A week after TheMarker revealed the astronomical markups on imported replacement parts for cars, a review of the companies' financial reports found that car importers earn three times more from their garages than they do from importing and selling vehicles.
The publicly traded importers had gross profits averaging 30% on their garage operations, compared to only 10% to 15% on vehicle imports. For example, the reports of Delek Auto, controlled by Gil Agmon, found that the company had revenues of NIS 4.6 billion in 2010. Of that figure, 91% was from vehicle imports, and the remaining 9% - NIS 418 million - was from repairs.
That year, the company had gross profits of NIS 548 million. Of that, NIS 129 million was from the repair operations. This indicates that while the company's gross profits on vehicle imports was only 10%, its profits on repairs were 30% - three times higher.
In other terms, while repairs brought in only 9% of revenues, they were responsible for 25% of gross profits.
While some importers have sharply reduced their prices for spare parts in the past several months, this does not indicate an overall trend. However, it is more proof of just how profitable this sector is.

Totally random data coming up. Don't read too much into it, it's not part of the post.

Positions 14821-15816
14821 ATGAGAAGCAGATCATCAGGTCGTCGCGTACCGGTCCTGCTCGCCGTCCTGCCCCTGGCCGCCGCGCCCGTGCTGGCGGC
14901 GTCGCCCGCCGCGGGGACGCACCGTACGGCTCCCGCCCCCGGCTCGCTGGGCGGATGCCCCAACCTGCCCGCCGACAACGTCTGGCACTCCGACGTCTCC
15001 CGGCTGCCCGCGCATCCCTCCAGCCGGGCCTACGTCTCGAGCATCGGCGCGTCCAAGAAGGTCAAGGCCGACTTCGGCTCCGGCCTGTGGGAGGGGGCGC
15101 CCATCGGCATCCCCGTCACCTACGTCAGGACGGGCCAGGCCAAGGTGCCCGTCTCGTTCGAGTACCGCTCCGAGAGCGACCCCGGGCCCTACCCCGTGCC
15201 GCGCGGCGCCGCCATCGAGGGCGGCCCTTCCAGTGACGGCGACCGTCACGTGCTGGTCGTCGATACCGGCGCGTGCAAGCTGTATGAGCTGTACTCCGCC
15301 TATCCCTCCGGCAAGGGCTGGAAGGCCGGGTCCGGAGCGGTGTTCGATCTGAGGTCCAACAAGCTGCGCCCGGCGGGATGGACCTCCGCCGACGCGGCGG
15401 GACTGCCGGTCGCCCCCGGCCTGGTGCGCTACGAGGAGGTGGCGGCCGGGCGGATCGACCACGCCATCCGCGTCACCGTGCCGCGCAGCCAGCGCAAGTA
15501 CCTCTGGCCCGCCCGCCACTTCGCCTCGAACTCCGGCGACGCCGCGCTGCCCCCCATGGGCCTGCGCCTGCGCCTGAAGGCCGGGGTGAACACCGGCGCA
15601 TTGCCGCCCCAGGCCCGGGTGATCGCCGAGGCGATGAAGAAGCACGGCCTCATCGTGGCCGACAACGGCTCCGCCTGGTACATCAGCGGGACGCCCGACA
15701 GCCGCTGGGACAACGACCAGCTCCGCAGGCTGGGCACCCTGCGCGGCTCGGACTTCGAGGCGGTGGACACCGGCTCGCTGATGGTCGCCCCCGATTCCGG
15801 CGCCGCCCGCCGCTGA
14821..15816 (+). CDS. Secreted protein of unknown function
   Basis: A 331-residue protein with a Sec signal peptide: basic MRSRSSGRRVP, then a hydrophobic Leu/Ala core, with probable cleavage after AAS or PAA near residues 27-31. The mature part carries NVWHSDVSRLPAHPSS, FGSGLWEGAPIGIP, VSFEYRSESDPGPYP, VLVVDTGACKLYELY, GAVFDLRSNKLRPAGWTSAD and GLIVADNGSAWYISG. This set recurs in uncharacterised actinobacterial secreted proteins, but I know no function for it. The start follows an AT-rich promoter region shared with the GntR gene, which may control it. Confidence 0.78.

For instance, the price for a Mazda 5 motor cover was slashed from NIS 4,587 to NIS 1,517, a reduction of 67%. The price of an oil filter for a Volkswagen Golf was cut from NIS 3,200 to NIS 1,230, which is 62% less. Mitsubishi automatic window motors went down from NIS 1,686 to NIS 668.
Prices aren't going down across the board. They're dropping mostly for parts that are facing new competition from alternative importers.
"I have to have millions of shekels of spare parts for all the models," one importer said. "But unofficial importers can import only the parts that are financially worthwhile. ... I have to sell the other parts at a high price in order to maintain the supply," he said.
Last week, TheMarker reported that the markups on some spare parts could be as much as 2,500% more than the import price.